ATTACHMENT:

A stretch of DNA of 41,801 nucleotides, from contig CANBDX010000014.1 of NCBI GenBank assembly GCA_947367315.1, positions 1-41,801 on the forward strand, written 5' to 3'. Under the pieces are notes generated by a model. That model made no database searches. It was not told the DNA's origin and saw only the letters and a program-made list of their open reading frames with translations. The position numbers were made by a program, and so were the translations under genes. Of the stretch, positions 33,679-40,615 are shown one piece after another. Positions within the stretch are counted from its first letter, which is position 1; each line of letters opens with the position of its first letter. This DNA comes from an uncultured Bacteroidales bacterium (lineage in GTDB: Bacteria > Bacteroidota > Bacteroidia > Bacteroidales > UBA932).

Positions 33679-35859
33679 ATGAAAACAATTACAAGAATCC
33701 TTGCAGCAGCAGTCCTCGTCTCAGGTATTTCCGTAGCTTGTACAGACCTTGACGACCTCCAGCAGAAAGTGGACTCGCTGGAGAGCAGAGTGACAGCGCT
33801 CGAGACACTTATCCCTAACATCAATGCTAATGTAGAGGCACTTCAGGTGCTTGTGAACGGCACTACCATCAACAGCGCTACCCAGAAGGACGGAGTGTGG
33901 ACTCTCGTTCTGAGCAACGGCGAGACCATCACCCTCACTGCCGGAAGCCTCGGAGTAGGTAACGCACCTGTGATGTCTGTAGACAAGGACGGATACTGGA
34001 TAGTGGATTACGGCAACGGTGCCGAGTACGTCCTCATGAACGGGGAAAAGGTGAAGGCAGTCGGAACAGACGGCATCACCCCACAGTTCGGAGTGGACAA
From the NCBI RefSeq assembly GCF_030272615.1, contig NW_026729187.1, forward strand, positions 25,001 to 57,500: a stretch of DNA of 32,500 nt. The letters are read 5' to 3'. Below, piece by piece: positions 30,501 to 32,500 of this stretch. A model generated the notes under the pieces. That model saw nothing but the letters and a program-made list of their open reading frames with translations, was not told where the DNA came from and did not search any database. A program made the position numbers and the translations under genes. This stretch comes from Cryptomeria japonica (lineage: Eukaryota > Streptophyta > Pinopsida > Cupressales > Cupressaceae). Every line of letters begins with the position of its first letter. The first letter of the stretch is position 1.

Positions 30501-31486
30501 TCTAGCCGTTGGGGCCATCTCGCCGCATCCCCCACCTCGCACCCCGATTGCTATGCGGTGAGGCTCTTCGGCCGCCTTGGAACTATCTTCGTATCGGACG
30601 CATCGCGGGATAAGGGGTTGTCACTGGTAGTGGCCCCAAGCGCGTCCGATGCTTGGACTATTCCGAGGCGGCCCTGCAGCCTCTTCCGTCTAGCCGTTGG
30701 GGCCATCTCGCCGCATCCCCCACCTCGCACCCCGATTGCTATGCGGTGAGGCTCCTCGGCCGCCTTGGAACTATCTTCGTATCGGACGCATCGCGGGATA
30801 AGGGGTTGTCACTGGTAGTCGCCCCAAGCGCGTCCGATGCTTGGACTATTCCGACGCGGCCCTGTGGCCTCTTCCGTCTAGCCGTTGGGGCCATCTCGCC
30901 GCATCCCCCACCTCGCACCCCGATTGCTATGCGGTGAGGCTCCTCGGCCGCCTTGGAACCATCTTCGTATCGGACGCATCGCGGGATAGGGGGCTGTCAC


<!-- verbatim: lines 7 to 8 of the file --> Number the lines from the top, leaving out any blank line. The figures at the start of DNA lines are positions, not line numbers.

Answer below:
34001 TAGTGGATTACGGCAACGGTGCCGAGTACGTCCTCATGAACGGGGAAAAGGTGAAGGCAGTCGGAACAGACGGCATCACCCCACAGTTCGGAGTGGACAA
From the NCBI RefSeq assembly GCF_030272615.1, contig NW_026729187.1, forward strand, positions 25,001 to 57,500: a stretch of DNA of 32,500 nt. The letters are read 5' to 3'. Below, piece by piece: positions 30,501 to 32,500 of this stretch. A model generated the notes under the pieces. That model saw nothing but the letters and a program-made list of their open reading frames with translations, was not told where the DNA came from and did not search any database. A program made the position numbers and the translations under genes. This stretch comes from Cryptomeria japonica (lineage: Eukaryota > Streptophyta > Pinopsida > Cupressales > Cupressaceae). Every line of letters begins with the position of its first letter. The first letter of the stretch is position 1.